explaining attributes of municipal corporationSummary of this case from Raspberry Junction Holding, LLC v. Se. Conn. Water Auth.
The plaintiff, by special charter from the State, was constituted a body politic and corporate, of prescribed area, with corporate name and continuous succession, for the purpose and with the authority of subordinate self-government and improvement to regulate the local and internal affairs of the designated territory, through officers elected by the corporation. Held that it is a municipal corporation within the statute exempting from taxation property belonging to a municipal corporation used for a public purpose, although its territorial limits are embraced within those of the town of Guilford and the latter retains and exercises certain governmental functions in the same territory. A municipal water system, provided under and pursuant to legislative authority, which furnishes water for fire protection and other municipal purposes and to individual inhabitants of the municipality for compensation, is used for a public purpose, and entitled to exemption as such. The water mains owned by the plaintiff within its corporate limits and devoted to supplying its residents with water for domestic uses and for fire protection, as well as the main extending from the boundary to Jones Bridge connecting with the only available source of supply, held to be exempt from taxation, but other mains constituting a branch system, outside the corporate limits, devoted to the needs of another community, and not used or available for plaintiff's own municipal service, or incidental thereto, held not to come within the right of exemption.
Argued October 30th, 1930
Decided January 13th, 1931.
APPEAL from the refusal of the board of relief of the town of Guilford to cancel an assessment, for taxation purposes, of property of the plaintiff, taken to the Superior Court in New Haven County and reserved by the court, Foster, J., for the advice of this court.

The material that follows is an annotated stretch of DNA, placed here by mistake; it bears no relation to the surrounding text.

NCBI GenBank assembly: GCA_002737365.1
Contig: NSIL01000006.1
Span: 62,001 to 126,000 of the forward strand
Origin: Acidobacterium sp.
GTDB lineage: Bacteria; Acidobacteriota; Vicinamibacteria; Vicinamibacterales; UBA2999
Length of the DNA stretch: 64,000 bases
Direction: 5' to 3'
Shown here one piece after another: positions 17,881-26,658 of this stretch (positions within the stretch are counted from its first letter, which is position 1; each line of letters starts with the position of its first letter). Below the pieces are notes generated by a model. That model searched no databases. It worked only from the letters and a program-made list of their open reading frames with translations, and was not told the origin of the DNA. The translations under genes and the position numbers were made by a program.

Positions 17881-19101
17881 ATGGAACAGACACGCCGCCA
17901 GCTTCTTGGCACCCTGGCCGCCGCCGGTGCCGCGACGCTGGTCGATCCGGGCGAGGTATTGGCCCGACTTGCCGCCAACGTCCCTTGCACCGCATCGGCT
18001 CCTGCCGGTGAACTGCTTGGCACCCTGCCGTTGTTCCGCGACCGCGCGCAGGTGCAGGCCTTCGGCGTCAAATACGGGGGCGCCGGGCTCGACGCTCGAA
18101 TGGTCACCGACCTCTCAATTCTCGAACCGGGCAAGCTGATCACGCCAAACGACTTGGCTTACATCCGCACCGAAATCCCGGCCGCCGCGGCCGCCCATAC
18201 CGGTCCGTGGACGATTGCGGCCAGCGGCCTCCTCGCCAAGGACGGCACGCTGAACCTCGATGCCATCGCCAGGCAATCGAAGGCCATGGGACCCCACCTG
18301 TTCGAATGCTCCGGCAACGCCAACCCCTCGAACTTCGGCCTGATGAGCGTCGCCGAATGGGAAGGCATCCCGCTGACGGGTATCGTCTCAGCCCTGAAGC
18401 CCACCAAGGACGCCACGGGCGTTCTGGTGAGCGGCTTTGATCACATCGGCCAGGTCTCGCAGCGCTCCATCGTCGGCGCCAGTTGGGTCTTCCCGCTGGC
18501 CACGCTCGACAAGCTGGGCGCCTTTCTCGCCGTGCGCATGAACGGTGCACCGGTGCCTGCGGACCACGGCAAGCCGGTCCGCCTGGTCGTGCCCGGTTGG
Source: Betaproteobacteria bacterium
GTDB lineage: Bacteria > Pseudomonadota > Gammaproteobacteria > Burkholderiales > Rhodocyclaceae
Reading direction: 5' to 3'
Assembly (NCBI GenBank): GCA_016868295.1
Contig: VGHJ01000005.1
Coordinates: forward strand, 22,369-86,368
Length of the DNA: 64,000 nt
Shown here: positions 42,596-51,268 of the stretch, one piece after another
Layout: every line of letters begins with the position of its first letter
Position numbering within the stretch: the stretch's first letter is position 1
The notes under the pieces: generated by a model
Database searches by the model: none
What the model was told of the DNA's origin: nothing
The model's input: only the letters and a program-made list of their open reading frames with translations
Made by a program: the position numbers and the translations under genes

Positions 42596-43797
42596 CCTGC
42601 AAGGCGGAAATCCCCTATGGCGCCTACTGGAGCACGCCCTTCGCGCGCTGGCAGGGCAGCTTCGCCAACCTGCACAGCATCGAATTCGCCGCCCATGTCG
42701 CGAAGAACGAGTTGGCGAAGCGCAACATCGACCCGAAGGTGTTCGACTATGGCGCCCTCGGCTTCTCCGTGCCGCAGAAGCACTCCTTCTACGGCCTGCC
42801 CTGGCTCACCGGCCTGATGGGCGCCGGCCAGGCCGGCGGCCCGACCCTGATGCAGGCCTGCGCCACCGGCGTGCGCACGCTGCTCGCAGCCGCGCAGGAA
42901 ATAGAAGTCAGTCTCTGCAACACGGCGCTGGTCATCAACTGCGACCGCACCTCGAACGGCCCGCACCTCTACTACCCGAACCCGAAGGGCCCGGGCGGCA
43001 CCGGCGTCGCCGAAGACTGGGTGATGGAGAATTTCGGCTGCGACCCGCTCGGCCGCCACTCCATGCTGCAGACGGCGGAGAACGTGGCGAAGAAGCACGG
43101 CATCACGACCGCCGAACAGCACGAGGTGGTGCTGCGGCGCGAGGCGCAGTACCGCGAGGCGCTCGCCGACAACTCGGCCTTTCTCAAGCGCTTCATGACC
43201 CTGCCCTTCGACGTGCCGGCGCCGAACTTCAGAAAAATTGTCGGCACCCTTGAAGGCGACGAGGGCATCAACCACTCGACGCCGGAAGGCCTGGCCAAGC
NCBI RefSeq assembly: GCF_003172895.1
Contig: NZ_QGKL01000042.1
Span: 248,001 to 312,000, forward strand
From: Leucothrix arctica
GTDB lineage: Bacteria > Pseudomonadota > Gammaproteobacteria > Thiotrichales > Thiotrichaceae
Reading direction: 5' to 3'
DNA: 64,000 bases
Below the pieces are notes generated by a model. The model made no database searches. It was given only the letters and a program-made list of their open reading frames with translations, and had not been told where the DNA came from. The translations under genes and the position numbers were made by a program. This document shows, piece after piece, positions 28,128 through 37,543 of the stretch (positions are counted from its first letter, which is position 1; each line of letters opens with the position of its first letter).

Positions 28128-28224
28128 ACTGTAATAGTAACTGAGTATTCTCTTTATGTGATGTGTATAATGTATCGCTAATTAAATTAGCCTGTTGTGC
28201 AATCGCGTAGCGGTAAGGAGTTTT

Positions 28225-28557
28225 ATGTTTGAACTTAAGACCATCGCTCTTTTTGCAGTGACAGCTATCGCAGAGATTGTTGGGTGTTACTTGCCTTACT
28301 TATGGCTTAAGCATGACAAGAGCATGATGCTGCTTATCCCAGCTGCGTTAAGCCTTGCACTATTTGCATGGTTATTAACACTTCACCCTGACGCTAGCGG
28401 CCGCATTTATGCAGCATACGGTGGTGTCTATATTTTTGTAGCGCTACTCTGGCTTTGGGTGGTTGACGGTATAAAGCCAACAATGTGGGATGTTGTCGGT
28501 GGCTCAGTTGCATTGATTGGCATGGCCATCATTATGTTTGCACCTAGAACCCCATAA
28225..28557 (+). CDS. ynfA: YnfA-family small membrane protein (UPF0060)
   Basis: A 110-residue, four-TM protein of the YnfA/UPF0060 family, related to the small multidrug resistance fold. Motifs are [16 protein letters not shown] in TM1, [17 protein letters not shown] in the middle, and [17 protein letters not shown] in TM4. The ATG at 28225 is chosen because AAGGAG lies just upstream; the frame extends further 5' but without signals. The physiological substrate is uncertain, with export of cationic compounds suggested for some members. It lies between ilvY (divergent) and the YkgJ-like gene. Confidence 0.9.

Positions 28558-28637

J. Birney Tuttle, for the plaintiff. Robert C. Stoddard, for the defendant.
Many of the facts material to the present inquiry were involved in Guilford-Chester Water Co. v. Guilford, 107 Conn. 519, 141 A. 880, and were summarized in the statement of that case (p. 521 et seq.), which included an outline of the objects and powers of the plaintiff association as set forth in its charter, the situation formerly existing as to water supply, the steps taken toward providing such a supply, the contract entered into with the water company (then and now referred to as Exhibit B), and the acts done under the pursuant thereto. It was decided in that case that the water mains are personal property, that the contract effected a sale thereof by the water company to the present appellant, with a lease to and right of repurchase in the water company, and that the property was taxable, if at all, against the association, as such owner. The question as to whether it is so taxable (not then determined, as the association was not a party) is presented by this appeal.
The water supply system owned by the plaintiff consists of a main extending from the association boundary line to Jones Bridge where it connects with the mains of The Guilford-Chester Water Company — the only available source of supply; mains within the territorial limits of the association; also a main extending beyond and outside the limits of the association to Vineyard Point, the residents of which use water from the system, paying the same rates as inhabitants of the association district. It is agreed that if this system, or any of it, is held to be taxable, a fair apportionment of the total assessment of $25,000 would be $10,000 upon the mains within the territorial boundaries of the association, $12,000 upon the main extending from the boundary to Jones Bridge, and $3,000 upon the extension to Vineyard Point.
The questions propounded upon this reservation may be stated in condensed form as follows: Is The Sachem's Head Property Owners' Association a municipal corporation within the meaning of Chapter 319 of the Public Acts of 1927? Is all of the water system hereinbefore described exempt from taxation by the town of Guilford by virtue of subdivision 4 of § 1 of that Chapter? Are any of the water mains installed in accordance with the contract, Exhibit B, taxable by the town of Guilford against The Sachem's Head Property Owners' Association? If some of the mains so installed are taxable, what mains are taxable and what are not?